This is our offering, and this is our source of strength to continue on. Of course, whenever and wherever we look in our world, we can see that things are just so complicated. Nearly every issue and conversation is layered, complex and difficult. Naturally, the answer of simplicity is, well, complicated.

In reflecting on Brother John Mark’s words, I’m reminded of how the very first apostles left behind their professional identities in order to become Jesus’ companions and brothers. They threw down their nets on the shore and gave up their professional title of fishermen in order to follow Jesus.

I’m sure it wasn’t easy for them, and a lot of people misunderstood. Especially back in the day, in a rigid and structured society, this act of going off to simply follow Jesus must have been absurd. Imagine giving up the labels and titles that are easy for people to understand in order to embrace something much more challenging.  However, that’s true brotherhood. It’s complicated and it’s difficult only if we let it be.

I am reminded of Saint Teresa of Calcutta and her call for us to live in the joy that Christ gives us. We have Christ in the smile given, in the smile received, in the smile of the poor, in the smile of Christ our brother. That’s simple, and it’s our source of joy. It’s all we have in the end!

This joy is constant. It’s there all the time, and there’s no reason not to bask in it, glow from it, radiate it back outwards to everyone we meet. As brothers, we’re simply following Jesus. And if we do that—if we’re mindful of and faithful to our small yet heroic purpose of simplicity in this chaotic world—then what can get in the way of this joy?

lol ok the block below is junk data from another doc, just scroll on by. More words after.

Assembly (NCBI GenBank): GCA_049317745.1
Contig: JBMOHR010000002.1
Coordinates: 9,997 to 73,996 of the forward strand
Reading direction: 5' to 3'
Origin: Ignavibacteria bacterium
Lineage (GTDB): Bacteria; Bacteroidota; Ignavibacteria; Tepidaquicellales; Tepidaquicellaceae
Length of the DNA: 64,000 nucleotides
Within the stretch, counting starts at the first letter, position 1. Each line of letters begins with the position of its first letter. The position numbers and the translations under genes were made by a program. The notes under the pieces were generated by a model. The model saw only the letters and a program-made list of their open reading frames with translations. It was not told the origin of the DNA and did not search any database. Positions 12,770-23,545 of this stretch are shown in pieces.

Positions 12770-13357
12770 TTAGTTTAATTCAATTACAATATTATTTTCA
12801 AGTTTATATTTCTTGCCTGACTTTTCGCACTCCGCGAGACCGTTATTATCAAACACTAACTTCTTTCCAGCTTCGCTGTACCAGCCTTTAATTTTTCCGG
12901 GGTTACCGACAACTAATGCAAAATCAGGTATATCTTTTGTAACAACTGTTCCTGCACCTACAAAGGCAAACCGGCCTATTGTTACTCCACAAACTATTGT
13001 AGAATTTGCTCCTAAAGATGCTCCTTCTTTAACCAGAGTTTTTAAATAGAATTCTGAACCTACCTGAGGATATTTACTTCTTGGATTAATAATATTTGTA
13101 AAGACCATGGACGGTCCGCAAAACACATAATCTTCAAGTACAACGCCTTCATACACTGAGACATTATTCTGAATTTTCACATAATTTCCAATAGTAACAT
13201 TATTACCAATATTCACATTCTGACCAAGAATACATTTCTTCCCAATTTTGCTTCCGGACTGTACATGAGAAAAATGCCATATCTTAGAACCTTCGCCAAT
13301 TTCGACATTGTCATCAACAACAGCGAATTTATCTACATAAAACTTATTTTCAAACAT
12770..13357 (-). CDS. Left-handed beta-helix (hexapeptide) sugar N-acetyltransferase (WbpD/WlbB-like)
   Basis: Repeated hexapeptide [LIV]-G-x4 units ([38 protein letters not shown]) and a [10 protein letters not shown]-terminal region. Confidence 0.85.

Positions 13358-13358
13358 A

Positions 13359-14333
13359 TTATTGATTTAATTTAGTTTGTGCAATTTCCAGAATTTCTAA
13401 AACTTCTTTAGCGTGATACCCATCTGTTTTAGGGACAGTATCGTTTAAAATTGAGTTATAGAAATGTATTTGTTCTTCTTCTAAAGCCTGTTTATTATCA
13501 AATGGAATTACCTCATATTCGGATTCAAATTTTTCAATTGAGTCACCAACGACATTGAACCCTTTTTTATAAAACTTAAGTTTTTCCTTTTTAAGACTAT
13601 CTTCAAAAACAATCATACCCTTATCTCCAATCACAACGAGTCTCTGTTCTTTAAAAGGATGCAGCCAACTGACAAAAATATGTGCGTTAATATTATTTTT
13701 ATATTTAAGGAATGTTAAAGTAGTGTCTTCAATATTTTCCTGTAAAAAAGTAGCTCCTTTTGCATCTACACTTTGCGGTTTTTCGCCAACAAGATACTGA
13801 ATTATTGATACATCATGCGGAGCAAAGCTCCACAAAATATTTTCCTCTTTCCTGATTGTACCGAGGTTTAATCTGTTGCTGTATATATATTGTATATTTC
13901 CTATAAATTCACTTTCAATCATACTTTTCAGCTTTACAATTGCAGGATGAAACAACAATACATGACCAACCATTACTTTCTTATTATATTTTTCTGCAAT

Brothers are to be heroic in our brotherhood. We are to walk on, to proudly, courageously and solely witness to the passion God has for us!

6 thoughts on “Brotherhood: A primer on the mystery and meaning

  1. The CHURCH desperately requires more priests. The WORLD desperately requires more Religious Brothers and Religious Sisters. The world suffers so much that “sacraments” will not touch just yet!

    Liked by 1 person

  2. Thank you Br. Luke for sharing this reflection on brothers. Happy Brothers Day to you from Br. David, Glenmary

    Like

  3. Bro. Andre,

    You were one of the first brothers of SVD persuasion I met. You and Bruno! On the altar boy retreats. I was from St John Brebeuf in Niles.

    The next eight
    were Andrew, Nick, Jude, Conrad, Felix, Ananias, Gallus, and Titus.

    Then Donald, aka Joe Urban.

    So nine in all at East Troy.

    It has been my opinion that you men were the grease on the engine that made the SVD run. You were
    people with whom we could share confidences and not be snitched
    out on to a prefect or other priest.

    I told this often during SVD events over the years to Hadalski and McDonough. They both agreed.

    Please keep this in mind when you take stock, as we all do from time to time. The last guy I told this to was Bro Nick, about a year or so prior to his death. I think he was happy to hear this from a person for whom he unwittingly served as an excellent example.

    God Bless you, Bruno!

    Patrick Leddy
    847 997 0569 cell
    Chicagoleddy@gmail.com

    Like